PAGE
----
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Talking to Strangers: Poetry of Everyday Life, Poems by Peter Neil Carroll
multiplicity of voices in Peter Carroll's poems ensure that no one
is, truly, a stranger.
“Peter Carroll’s vivid, lively, immensely readable poems would have you believe he has no illusions. He knows things are terrible. What people crowded together are capable of he also knows, being a tough-minded expatriate New Yorker. But something has caused him to go back to Manhattan and encounter people, listening to as many of their stories as he can, remembering his own. Some are hilarious: the strangers thrown together in a dark stalled subway car bonding together over advice about hair care; his memory of his own 5-year-old self on the way to kindergarten telling a playmate who wants him to stay and play with her, ‘I need to go. / Do you want your husband to be stupid?’ Yet Carroll, with his historian’s dispassionate eye and sense of time, doesn’t flinch from the darkness of the great city, where the homeless struggle to stay alive during a snowstorm, where lives are played out on the street and you can’t help but see. Nor does he shy from the knowledge of what America has become. The truth is, Peter Carroll loves the world, wants to save it, and tries to. His passion shines through these poems. He approaches his work the way his grandpa Izzy, the intinerant glazier, approached his: ‘…he loved the glass he cut / because of all the light, he said, it brought to life.’”—Charlotte Muse
“Peter Carroll's new book showcases not just his talent as a raconteur, but his boundless enthusiasm for life, offering incidents brimming with the offbeat and evanescent. With music that is both incisive and colloquial, he puts us in mind of other chroniclers of the American spirit, Ted Kooser, Philip Levine, and, of course, Whitman. Walking the streets of New York, sitting in coach, or riding a barstool, he observes life’s dramas wherever they occur. Nothing is too small or unimportant to evade his attention. Carroll invites us to approach the people and things around us with total openness. Untold riches await.”—Lee Rossi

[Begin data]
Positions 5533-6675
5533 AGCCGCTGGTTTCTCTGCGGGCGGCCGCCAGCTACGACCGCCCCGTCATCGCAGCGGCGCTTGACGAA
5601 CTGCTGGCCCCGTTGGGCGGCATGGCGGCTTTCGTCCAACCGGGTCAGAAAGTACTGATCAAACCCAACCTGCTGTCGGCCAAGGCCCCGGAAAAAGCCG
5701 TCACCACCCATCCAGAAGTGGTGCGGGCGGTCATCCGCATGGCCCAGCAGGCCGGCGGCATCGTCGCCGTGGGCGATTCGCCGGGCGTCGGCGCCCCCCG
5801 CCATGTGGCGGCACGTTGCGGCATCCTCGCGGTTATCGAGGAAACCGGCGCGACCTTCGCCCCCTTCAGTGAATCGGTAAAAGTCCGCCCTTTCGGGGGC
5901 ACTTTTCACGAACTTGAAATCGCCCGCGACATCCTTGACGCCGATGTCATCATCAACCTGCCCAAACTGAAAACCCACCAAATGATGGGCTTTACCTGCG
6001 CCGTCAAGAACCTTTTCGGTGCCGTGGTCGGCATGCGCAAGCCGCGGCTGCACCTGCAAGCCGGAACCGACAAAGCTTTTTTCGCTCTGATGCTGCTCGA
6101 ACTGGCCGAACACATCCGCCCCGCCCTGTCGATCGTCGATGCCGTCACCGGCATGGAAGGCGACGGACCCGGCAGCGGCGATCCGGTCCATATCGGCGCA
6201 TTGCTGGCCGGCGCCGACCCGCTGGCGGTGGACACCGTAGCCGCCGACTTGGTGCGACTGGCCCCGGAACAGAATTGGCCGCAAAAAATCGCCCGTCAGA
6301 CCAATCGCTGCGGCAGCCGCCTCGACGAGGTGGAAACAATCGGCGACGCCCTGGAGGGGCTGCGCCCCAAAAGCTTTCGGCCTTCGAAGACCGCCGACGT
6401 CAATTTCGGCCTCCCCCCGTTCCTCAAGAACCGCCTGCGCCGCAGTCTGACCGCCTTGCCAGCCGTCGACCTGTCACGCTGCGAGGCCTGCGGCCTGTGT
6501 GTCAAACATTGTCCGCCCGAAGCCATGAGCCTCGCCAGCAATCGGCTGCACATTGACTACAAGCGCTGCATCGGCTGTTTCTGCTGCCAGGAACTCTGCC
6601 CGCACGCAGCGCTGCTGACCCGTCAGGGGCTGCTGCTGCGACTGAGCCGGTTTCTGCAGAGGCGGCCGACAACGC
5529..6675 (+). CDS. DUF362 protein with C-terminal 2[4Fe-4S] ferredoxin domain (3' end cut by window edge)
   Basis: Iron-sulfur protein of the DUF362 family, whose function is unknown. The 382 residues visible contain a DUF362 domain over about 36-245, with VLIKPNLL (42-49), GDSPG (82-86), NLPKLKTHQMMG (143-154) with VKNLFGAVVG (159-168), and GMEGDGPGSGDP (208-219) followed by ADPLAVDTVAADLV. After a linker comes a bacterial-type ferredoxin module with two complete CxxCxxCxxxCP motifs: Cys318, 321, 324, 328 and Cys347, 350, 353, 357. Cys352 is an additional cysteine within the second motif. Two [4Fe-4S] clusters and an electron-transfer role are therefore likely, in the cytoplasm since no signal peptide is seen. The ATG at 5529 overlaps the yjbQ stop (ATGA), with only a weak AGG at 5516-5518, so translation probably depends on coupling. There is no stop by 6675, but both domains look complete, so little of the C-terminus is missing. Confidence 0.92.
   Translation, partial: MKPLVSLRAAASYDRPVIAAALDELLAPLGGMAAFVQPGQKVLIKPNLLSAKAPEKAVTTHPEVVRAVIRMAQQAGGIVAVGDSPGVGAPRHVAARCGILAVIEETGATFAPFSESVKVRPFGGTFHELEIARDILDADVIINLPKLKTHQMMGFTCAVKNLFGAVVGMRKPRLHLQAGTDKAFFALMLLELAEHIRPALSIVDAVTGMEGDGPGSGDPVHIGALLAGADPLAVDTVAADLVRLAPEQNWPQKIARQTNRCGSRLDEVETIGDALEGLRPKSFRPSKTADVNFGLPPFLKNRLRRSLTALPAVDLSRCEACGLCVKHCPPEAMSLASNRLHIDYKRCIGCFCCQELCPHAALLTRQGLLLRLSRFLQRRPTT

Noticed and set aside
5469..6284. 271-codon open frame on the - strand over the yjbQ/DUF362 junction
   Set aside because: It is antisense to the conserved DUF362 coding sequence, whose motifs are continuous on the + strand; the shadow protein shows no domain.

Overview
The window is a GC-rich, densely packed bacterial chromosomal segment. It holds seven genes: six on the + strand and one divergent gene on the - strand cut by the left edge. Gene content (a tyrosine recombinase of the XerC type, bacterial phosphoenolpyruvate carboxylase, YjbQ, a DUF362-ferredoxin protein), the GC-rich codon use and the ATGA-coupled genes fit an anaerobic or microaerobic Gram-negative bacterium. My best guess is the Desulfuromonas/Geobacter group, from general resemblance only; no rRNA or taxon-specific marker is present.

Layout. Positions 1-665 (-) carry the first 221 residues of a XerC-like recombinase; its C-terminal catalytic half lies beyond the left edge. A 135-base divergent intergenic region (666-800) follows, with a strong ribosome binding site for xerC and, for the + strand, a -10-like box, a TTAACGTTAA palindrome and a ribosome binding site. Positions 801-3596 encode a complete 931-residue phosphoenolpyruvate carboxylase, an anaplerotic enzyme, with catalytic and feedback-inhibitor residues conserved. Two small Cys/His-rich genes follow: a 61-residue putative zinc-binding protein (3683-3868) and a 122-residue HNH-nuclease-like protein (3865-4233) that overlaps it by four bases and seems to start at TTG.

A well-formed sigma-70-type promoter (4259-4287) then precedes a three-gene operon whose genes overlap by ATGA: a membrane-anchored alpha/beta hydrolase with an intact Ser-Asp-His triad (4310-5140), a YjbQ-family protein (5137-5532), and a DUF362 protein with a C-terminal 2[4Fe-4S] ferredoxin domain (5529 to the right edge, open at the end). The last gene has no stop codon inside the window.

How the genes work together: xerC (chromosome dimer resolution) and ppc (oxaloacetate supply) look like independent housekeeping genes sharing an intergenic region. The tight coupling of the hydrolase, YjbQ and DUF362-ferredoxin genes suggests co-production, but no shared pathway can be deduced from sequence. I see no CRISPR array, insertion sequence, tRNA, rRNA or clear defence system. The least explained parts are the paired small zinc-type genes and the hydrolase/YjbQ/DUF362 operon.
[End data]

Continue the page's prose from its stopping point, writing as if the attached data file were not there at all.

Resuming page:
“Peter Carroll’s poems are full of people. He sees strangers everywhere, and he watches them closely, carefully observing them, then turning their lives into elegant poems. Through his poetry, he brings the world he sees to us all.”—Esther Cohen
Peter Neil Carroll is the author of several previous collections, including Fracking Dakota, Riverborne: A Mississippi Requiem and A Child Turns Back to Wave: Poetry of Lost Places, which won the Prize Americana in 2012. Other books include the memoir Keeping Time. His poems have appeared in many journals. He has taught creative writing at the University of San Francisco, taught history and American Studies at Stanford and Berkeley, and hosted “Booktalk” on Pacifica Radio. He lives in northern California with the writer/photographer Jeannette Ferrary.
ISBN-13: 978-1625493989, 100 pages, $19
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